GOODYEAR, Ariz. -- As a handful of Indians players prepared to take batting practice on one of the diamonds at the team's complex on Tuesday morning, Michael Brantley grabbed his bat and headed to the indoor cage. It is unclear how much longer it will take before the outfielder can take some swings under Arizona's blue skies.
During his first sit-down of Spring Training, Indians manager Terry Francona reiterated that the team is taking a conservative approach to Brantley's comeback from right biceps surgery. Brantley continues to increase the intensity and volume of his tee work, but it could be a few weeks before the team has a firm grasp on how realistic it is for him to be part of the Opening Day roster.
"We're trying like crazy to not go too fast," Francona said. "We don't want to put him in a position that's unrealistic. It's a little bit hard, because last year the only time he really started to feel it was when he got into a game. So I think we need to reserve some enthusiasm, not because we don't feel [enthusiastic], because we want him back desperately, but just in fairness to him.
"We'll allow him to come back on his own program, on the trainers' timeline, so he has a chance to not just come back, but to stay back."
Last spring, when Brantley was returning from surgery on his right shoulder, he did not resume hitting off a tee until Feb. 21. This year, following an August operation to address chronic biceps tendinitis, he is nearing the soft-toss stage of his hitting program. As Francona noted, Brantley moved through the early portion of his hitting program without any setbacks multiple times throughout last season.
Brantley, who was limited to only 11 games last year, had his comeback stall more than once last summer after playing in a handful of games over a short period of time. That complicates the current situation. Until Brantley appears in multiple spring games -- whether on the Minor League side or in Cactus League play -- the team will likely remain in wait-and-see mode in terms of his availability for the start of the season.
Other items of note from Tuesday:
• With the first workout in the books for pitchers and catchers, the next milestone in camp will be position players officially reporting to camp on Thursday. Physicals for those players will take place on Friday, with the first full-squad workout slated for Saturday. Before that first team practice, Francona will stand before his players and give his first speech of the year.
"I've been thinking about that for a while now," Francona said. "Anybody that knows me [knows] I'm not a real big meetings person, except I think the first one of the year is important. I think you're kind of laying the groundwork for what your team is going to be about and things like that. So I've given that a lot of thought about, 'As proud as you are of what happened last year, we don't want to be the team that looks up in June and is still talking about last year.'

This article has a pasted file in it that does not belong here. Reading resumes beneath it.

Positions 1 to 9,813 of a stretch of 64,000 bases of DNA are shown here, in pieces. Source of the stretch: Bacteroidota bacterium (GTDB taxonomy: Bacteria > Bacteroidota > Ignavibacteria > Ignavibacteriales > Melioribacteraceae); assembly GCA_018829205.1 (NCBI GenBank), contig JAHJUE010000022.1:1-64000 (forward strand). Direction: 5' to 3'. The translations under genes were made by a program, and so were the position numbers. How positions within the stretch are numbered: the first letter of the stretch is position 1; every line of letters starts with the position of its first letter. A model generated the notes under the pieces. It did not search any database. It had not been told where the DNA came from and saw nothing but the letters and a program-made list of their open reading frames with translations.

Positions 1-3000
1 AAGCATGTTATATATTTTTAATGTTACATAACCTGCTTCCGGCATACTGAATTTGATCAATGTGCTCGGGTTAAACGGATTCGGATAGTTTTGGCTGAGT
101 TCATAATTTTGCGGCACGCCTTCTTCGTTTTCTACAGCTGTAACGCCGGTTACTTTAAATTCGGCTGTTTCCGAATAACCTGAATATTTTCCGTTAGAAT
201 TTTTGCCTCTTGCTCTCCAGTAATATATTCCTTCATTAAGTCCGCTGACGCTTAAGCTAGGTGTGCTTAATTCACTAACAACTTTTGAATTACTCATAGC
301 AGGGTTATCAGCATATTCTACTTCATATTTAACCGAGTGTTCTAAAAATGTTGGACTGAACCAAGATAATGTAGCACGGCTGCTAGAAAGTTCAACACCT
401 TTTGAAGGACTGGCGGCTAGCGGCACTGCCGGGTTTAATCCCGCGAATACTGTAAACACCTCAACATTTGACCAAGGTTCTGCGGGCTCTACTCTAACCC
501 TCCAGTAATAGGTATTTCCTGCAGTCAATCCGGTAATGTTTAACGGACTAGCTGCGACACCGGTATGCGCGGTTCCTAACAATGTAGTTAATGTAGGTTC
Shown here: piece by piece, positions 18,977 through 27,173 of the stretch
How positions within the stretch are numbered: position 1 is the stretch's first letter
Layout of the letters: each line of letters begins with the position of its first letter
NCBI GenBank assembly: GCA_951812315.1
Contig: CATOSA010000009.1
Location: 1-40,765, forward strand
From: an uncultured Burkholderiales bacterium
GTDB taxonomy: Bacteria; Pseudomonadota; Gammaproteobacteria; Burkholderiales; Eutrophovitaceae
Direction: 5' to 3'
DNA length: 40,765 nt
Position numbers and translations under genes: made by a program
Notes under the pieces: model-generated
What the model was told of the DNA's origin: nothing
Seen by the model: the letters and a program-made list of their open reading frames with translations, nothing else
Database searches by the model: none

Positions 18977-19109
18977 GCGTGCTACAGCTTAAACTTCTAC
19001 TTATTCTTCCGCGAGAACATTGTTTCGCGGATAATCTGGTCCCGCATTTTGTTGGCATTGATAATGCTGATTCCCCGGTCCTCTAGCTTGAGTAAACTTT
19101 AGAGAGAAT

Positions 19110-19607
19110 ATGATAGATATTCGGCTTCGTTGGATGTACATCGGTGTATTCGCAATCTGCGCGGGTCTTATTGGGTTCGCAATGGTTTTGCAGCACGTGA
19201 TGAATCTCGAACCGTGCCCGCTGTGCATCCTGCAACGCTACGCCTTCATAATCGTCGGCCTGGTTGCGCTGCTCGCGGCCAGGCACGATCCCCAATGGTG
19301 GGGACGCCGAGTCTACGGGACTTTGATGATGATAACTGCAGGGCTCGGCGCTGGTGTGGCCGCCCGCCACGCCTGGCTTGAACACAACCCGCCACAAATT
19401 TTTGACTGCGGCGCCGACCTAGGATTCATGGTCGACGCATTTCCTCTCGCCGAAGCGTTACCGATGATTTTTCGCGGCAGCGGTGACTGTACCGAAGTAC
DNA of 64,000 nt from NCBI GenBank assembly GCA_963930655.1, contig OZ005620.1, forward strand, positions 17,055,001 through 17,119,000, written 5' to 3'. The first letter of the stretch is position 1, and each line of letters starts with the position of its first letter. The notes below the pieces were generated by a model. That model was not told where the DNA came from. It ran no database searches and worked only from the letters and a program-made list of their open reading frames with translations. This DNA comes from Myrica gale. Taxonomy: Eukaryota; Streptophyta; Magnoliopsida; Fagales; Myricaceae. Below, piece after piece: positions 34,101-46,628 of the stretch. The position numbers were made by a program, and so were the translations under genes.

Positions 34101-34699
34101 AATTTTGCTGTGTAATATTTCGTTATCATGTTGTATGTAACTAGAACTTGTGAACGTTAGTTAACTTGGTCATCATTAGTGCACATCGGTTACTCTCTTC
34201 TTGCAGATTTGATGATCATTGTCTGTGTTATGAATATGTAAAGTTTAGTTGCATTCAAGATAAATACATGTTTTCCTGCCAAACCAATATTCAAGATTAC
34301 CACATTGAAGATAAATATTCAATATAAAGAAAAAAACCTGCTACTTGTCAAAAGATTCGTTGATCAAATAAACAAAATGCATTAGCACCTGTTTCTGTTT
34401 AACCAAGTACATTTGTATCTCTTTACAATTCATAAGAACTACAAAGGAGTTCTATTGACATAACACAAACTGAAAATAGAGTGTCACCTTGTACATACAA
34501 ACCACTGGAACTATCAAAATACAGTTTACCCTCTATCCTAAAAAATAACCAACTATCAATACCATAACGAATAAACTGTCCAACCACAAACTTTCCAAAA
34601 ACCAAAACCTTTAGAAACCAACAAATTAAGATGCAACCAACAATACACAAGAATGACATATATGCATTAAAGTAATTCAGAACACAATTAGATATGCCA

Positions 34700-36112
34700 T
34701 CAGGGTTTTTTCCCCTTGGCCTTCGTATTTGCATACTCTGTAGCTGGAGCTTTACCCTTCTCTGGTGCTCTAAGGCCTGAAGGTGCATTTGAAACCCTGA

"So we'll probably talk about that a little bit, about being proud of what we did, but also this is a new team. Even though there are so many guys that are back that are returning, it's still 2017 and this team will have it's own identity."
• The Indians led the American League with 134 stolen bases last season, but 43 of those came via veteran Rajai Davis, who signed with the A's over the winter. Francona said the team needs to remain sound with its running game, while understanding that its stolen-base figures may not be as strong as they were last season.
"He did a great job for us," Francona said of Davis. "That's going to directly impact our stolen base numbers. We know that. It doesn't have to impact our baserunning. We were a good baserunning team last year and we need to continue that, knowing that our stolen base numbers will probably be down a little bit."
• Former Indians outfielder Grady Sizemore has been hired as an advisor to player development and will be in camp with the team for the bulk of the spring. Inside the coaches' locker room, there is also a stall waiting for former Tribe slugger Jason Giambi, who is also scheduled to be a guest instructor this year.
• Yan Gomes did not participate in catching drills during Tuesday morning's workout. Per Francona, Gomes left camp to be with his wife, who is pregnant and is due to give birth to their second child in the near future.
Jordan Bastian has covered the Indians for MLB.com since 2011, and previously covered the Blue Jays from 2006-10. Read his blog, Major League Bastian, follow him on Twitter @MLBastian and listen to his podcast. This story was not subject to the approval of Major League Baseball or its clubs.